Creation of a database of plants introduced in the arboretum.
Maintenance of plants of the arboretum by mulching, manuring, watering, weeding
Providing pitchers for irrigation of plants.
Replacement of weak and dead seedlings in the arboretum
Maintenance of plants in the green house and orchidarium

The funding pattern is as below:

Rupees in Lakhs
Name of the Implementing Total Project INEP Local
Project Agencies Cost Assistance Contribution
Plant Diversity
Pilikula Nisarga
Ecology, Eco-
Dhama Society, 47.08 33.00 14.08
education &

Annexure 3

Arboretum for conservation of plants of the Western Ghats & Ex-situ conservation
project at Western Ghats Pilikula Nisarga Dhama Society and Department of
Applied Botany of Mangalore University

Eco-education and preservation of biodiversity has today become an integral part of all
environment programmes. While the former aims at building a consciousness of the
environment and its importance through education, the programmes on conservation of
bio-diversity aim not only at protecting the flora and fauna, but in enriching it to its past

It was to address both these objectives that a joint research project was initiated in May
2000 at Mudushedde village near the coastal city of Mangalore to establish an arboretum
of plants of the Western Ghats. Alongwith conservation of the biodiversity, equal
emphasis was put on organizing eco- education.

The Pilikula Nisarga Dhama Society and the Department of Applied Botany of
Mangalore University implemented the project on in “Ex situ conservation of plants of
the western ghats”.

The project aimed to:

Create awareness of bio diversity and need for its protection

Indicate plant diversity achievment through ex-situ conservation
Provide resource materials to interested persons in the field of botanical
To convey message of dimensions of damage inflicted by man on nature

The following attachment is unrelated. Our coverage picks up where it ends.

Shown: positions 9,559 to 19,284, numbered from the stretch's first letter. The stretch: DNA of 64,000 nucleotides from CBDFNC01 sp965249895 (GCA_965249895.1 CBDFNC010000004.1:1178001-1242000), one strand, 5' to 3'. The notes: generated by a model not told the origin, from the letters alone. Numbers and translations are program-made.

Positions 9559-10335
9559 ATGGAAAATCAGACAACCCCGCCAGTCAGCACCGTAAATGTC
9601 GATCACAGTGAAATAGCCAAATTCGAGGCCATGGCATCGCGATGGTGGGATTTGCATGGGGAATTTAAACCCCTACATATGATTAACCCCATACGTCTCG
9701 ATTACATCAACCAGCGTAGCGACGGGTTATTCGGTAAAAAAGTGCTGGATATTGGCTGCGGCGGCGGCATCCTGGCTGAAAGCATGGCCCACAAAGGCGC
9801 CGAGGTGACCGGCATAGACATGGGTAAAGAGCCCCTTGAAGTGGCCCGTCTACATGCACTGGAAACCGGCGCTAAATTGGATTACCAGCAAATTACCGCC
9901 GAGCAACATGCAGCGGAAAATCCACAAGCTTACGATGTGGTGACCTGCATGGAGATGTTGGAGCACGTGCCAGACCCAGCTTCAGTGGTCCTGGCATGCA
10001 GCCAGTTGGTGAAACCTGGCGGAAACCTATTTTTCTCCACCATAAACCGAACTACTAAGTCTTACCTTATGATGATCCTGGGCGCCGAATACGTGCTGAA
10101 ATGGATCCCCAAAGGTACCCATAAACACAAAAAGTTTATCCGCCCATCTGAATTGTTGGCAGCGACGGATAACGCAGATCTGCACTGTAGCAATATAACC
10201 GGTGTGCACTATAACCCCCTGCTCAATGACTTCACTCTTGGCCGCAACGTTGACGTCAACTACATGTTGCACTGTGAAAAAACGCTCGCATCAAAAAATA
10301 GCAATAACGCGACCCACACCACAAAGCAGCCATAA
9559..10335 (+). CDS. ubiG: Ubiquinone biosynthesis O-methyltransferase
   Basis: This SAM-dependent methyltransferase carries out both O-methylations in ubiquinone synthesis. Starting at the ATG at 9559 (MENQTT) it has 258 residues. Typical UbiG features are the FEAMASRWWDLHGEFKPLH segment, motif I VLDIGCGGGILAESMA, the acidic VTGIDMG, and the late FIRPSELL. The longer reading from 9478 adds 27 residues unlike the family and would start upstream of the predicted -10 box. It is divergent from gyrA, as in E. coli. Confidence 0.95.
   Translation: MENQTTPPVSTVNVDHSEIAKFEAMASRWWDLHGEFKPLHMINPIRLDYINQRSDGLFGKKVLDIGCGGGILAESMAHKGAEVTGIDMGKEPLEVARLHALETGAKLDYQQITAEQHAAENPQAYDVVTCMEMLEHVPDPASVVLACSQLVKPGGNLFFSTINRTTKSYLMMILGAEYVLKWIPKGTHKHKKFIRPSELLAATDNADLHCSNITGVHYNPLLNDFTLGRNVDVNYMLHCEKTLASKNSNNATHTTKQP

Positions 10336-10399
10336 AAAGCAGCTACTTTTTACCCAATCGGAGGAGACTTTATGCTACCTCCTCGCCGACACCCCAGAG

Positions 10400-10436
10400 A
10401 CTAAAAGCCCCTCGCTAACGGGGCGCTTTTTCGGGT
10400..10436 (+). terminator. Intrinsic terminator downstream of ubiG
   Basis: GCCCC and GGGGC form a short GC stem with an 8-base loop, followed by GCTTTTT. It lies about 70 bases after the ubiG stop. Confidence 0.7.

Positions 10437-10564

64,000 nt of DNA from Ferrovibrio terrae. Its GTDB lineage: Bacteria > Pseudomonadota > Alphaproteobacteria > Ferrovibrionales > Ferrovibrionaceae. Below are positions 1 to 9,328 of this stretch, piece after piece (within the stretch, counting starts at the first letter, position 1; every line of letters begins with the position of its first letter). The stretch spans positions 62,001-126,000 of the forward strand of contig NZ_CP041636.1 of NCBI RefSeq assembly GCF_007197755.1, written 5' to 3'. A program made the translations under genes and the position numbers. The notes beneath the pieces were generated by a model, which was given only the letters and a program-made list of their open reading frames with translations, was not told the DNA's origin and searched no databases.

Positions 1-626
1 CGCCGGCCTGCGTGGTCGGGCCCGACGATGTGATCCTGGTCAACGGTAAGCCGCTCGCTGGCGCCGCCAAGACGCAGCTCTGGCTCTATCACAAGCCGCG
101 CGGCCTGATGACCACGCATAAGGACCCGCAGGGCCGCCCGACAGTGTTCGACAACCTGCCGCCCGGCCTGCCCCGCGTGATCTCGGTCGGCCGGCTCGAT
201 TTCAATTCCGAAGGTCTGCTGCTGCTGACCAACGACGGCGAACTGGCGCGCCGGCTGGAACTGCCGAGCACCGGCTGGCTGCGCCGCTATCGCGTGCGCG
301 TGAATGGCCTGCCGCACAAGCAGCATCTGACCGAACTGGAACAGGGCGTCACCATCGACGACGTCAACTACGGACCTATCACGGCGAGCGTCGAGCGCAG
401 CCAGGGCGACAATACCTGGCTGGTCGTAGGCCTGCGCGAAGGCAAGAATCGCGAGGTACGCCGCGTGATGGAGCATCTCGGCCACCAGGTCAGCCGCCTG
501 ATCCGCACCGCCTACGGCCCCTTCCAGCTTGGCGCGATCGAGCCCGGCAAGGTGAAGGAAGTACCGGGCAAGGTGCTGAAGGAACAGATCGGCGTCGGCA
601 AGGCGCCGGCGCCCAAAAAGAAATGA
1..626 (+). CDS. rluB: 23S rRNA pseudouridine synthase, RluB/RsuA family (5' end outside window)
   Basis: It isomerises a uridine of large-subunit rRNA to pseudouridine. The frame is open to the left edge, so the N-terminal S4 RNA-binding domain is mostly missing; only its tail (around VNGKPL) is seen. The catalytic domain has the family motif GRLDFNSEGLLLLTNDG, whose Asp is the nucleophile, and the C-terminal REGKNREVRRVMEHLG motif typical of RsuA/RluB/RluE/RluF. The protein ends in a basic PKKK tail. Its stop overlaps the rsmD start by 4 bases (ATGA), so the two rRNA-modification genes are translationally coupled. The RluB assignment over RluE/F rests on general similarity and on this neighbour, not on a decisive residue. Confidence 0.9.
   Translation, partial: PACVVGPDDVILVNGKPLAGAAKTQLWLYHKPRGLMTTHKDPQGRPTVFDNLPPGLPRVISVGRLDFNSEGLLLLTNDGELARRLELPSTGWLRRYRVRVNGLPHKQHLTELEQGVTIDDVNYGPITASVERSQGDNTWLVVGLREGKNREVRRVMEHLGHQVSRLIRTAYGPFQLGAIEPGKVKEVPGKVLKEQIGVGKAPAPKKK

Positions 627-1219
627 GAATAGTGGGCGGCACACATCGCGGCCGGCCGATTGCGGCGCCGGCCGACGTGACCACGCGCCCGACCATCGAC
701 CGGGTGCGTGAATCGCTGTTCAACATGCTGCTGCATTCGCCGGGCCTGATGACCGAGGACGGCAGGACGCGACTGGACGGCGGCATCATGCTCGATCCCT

through anthropic activities.


Ex Situ Conservation of Plants of the Western Ghats. With empathizes on

threaded and endemic rare species
Floristic survey of Western Ghats with reference to endemic and threatened
plant species
Collection of different plant species of W. Ghats and their propagation in the
Establishment of an arboretum in about 85 acres
Afforestation in other areas of Pilikula Nisarga Dhama
Awareness and behavioral changes through Eco-education and establishment
of Eco-clubs

The project set up an arboretum (bio-diversity) in an area of about 85 acres of land

belonging to the society in order to introduce different species of plants of the
Western Ghats, including the endemic, medicinal, rare and threatened species. Eco-
education clubs have been set up for primary and secondary school level students.
Lectures and film shows have been conducted and material on forests, wildlife,
ecology and pollution have been distributed to the youth.
The activities included:
Survey and identification and collection of rare and endangered species
Setting up of the arboretum
Publication of literature
Promoting conservation afforestation
Establishment of an eco-education center and eco-clubs in schools
Education of the local people on the importance of protection and creating
behavioural change

Community involvement has been an essential part of this project.

Awareness programmes have been conducted for the community by organising the people
through the panchayats, NGOs, and women's groups. Lectures, video shows and practical
demonstrations have been conducted to educate and involve the community in the project
activities. Women have been trained in raising plant nurseries and supplied with saplings of
useful plants for their homes.

At the close of the project, an arboretum of diverse species of plants will be established
along with other facilities such as orchidarium, herbal garden, tiger safari, reptile park,